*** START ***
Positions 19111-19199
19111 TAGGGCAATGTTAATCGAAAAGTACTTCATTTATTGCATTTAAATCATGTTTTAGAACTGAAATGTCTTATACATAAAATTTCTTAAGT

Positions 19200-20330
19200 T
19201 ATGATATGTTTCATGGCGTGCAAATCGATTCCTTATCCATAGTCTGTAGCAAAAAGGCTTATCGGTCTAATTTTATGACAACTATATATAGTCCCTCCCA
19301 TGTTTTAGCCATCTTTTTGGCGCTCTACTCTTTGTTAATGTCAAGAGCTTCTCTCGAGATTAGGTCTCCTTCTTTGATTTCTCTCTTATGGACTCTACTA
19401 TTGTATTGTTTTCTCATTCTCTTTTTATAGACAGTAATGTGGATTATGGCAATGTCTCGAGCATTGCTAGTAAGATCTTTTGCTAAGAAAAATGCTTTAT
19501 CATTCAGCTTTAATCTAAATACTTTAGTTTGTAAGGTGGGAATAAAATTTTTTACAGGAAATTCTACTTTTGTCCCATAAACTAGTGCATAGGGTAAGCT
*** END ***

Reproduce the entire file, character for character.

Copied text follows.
Positions 19111-19199
19111 TAGGGCAATGTTAATCGAAAAGTACTTCATTTATTGCATTTAAATCATGTTTTAGAACTGAAATGTCTTATACATAAAATTTCTTAAGT

Positions 19200-20330
19200 T
19201 ATGATATGTTTCATGGCGTGCAAATCGATTCCTTATCCATAGTCTGTAGCAAAAAGGCTTATCGGTCTAATTTTATGACAACTATATATAGTCCCTCCCA
19301 TGTTTTAGCCATCTTTTTGGCGCTCTACTCTTTGTTAATGTCAAGAGCTTCTCTCGAGATTAGGTCTCCTTCTTTGATTTCTCTCTTATGGACTCTACTA
19401 TTGTATTGTTTTCTCATTCTCTTTTTATAGACAGTAATGTGGATTATGGCAATGTCTCGAGCATTGCTAGTAAGATCTTTTGCTAAGAAAAATGCTTTAT
19501 CATTCAGCTTTAATCTAAATACTTTAGTTTGTAAGGTGGGAATAAAATTTTTTACAGGAAATTCTACTTTTGTCCCATAAACTAGTGCATAGGGTAAGCT